TOPSHOT - A city worker drives through the flooded street during Hurricane Sally in downtown Pensacola, Florida on September 16, 2020. - Hurricane Sally barrelled into the US Gulf Coast early Wednesday, with forecasts of drenching rains that could provoke "historic" and potentially deadly flash floods.The National Hurricane Center (NHC) said the Category 2 storm hit Gulf Shores, Alabama at about 4:45 am (0945 GMT), bringing maximum sustained winds of about 105 miles (165 kilometers) per hour."Historic life-threatening flooding likely along portions of the northern Gulf coast," the Miami-based center had warned late Tuesday, adding the hurricane could dump up to 20 inches (50 centimeters) of rain in some areas. (Photo by CHANDAN KHANNA / AFP) (Photo by CHANDAN KHANNA/AFP via Getty Images)
CHANDAN KHANNA/AFP/AFP via Getty Images
TOPSHOT - A city worker drives through the flooded street during Hurricane Sally in downtown Pensacola, Florida on September 16, 2020. - Hurricane Sally barrelled into the US Gulf Coast early Wednesday, with forecasts of drenching rains that could provoke "historic" and potentially deadly flash floods.The National Hurricane Center (NHC) said the Category 2 storm hit Gulf Shores, Alabama at about 4:45 am (0945 GMT), bringing maximum sustained winds of about 105 miles (165 kilometers) per hour."Historic life-threatening flooding likely along portions of the northern Gulf coast," the Miami-based center had warned late Tuesday, adding the hurricane could dump up to 20 inches (50 centimeters) of rain in some areas. (Photo by CHANDAN KHANNA / AFP) (Photo by CHANDAN KHANNA/AFP via Getty Images)
Now playing
01:41
How to prepare for severe weather
Franck Verdière/Twitter
Now playing
01:10
What 'rapid intensification' means for storms
natural disasters climate change project planet weir orig_00000313.jpg
CNN
natural disasters climate change project planet weir orig_00000313.jpg
Now playing
03:42
The future of climate change is here, scientist warns
Now playing
01:29
Steer like this to stay out of accidents in the snow
how hurricanes are named orig_00002729.jpg
how hurricanes are named orig_00002729.jpg
Now playing
01:38
How are hurricanes named?

Story highlights

Temperatures close to 100 degrees are expected across dozens of states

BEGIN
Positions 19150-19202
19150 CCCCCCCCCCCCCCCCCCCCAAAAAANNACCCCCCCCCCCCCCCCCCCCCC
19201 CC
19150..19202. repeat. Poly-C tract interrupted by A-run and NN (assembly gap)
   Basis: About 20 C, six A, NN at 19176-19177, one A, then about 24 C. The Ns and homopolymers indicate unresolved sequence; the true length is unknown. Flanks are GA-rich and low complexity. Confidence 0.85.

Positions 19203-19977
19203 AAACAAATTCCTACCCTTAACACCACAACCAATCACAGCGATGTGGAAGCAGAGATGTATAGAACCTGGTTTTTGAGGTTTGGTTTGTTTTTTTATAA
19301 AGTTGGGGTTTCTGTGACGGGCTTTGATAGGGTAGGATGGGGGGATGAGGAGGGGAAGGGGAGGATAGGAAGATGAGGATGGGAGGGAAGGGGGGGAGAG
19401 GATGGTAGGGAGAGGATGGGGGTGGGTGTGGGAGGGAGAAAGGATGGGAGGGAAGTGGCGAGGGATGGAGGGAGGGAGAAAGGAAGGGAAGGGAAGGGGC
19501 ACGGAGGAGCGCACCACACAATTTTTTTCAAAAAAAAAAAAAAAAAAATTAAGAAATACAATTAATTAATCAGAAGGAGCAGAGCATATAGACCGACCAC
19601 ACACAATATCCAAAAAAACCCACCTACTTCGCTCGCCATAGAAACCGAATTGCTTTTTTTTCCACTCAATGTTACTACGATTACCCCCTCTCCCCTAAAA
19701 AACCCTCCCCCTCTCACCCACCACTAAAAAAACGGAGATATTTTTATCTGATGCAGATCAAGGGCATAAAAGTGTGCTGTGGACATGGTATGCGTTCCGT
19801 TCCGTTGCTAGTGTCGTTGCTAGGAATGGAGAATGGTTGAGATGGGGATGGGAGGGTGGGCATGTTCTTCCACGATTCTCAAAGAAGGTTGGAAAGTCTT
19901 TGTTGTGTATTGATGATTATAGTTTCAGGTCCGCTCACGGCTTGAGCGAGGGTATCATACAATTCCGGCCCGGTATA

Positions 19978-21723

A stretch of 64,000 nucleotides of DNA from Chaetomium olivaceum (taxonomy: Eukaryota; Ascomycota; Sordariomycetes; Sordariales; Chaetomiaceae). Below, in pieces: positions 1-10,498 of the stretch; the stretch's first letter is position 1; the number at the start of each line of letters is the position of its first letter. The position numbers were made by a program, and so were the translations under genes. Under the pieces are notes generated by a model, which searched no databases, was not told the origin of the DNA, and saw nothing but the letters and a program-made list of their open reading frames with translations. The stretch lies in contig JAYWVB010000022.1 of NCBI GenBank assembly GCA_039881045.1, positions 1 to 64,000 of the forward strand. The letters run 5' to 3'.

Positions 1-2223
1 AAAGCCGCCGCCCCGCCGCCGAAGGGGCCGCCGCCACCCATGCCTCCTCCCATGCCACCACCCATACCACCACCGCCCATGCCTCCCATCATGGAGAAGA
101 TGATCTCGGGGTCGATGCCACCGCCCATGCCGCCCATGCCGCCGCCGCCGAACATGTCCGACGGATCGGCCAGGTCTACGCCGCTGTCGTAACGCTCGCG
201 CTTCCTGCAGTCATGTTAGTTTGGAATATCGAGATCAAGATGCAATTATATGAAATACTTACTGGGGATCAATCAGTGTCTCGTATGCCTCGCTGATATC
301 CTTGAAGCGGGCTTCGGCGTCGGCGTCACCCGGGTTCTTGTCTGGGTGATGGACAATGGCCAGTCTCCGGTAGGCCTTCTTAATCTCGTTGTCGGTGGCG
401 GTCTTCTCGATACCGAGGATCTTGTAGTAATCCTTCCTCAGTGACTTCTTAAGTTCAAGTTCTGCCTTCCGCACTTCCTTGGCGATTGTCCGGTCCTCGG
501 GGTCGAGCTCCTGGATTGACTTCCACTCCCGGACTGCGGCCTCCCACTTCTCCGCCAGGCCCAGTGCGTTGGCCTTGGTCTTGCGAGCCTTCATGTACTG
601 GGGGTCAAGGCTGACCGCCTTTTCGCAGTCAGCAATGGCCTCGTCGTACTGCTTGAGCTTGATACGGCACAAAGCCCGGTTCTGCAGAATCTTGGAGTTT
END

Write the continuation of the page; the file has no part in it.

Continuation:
Five elderly Michigan residents died due to record heat and humidity

CNN —  

Dangerously high temperatures will keep scorching the Northeast in the wake of a deadly wave of heat and humidity that has plagued the Midwest.

Heat indexes well over 100 degrees are expected across dozens of states in the nation’s central and eastern portions, the National Weather Service forecasts. A heat index combines the effects of temperature and humidity on the human body.

Temperatures also could reach the century mark Monday afternoon in New York, Philadelphia and Washington.

Nearly 114 million people are under excessive heat watches, warnings and advisories in effect across 27 states on Sunday, CNN meteorologist Sean Morris said.

The sweltering Midwest weather claimed the lives of a handful of people in the Detroit area over the course of three days, Roseville Police Chief James Berlin told CNN.

Five elderly residents who had underlying health issues died as a result of the soaring temperatures, Berlin said. Residents were encouraged to stay hydrated and find an air-conditioned place to avoid heat exhaustion or heat stroke.

Police and firefighters in the Detroit suburb of Roseville are doing their part to help residents beat the summer heat. They are offering rides to cooling centers set up at the city’s recreation center and public library and distributing water to residents.

Heat is one of the country’s leading weather-related killers, and each year dozens of Americans die from overexposure to high temperatures, according to The National Weather Service.

Heat stroke can happen very quickly after heat exhaustion settles in.
Heat stroke can happen very quickly after heat exhaustion settles in.

Hot, dry and breezy conditions across the West Coast have also hampered efforts to contain the rapidly expanding Sand Fire. The fast-growing wildfire, which was only 18% contained Sunday, has consumed more than 22,000 acres.

Warmest half-year on record

Scientists note the record temperatures across the country could be part of a long-term global warming phenomenon. Last week NASA announced that every month in 2016 has been the hottest ever recorded.

Follow CNN Health on Facebook and Twitter

  • See the latest news and share your comments with CNN Health on Facebook and Twitter.

Global temperatures were on average 1.3 degrees Celsius (2.4 degrees Fahrenheit) higher than average between January and June this year when compared to the late 19th century, NOAA said.

CNN’s Sean Morris, Doug Criss and Keith Allen contributed to this report.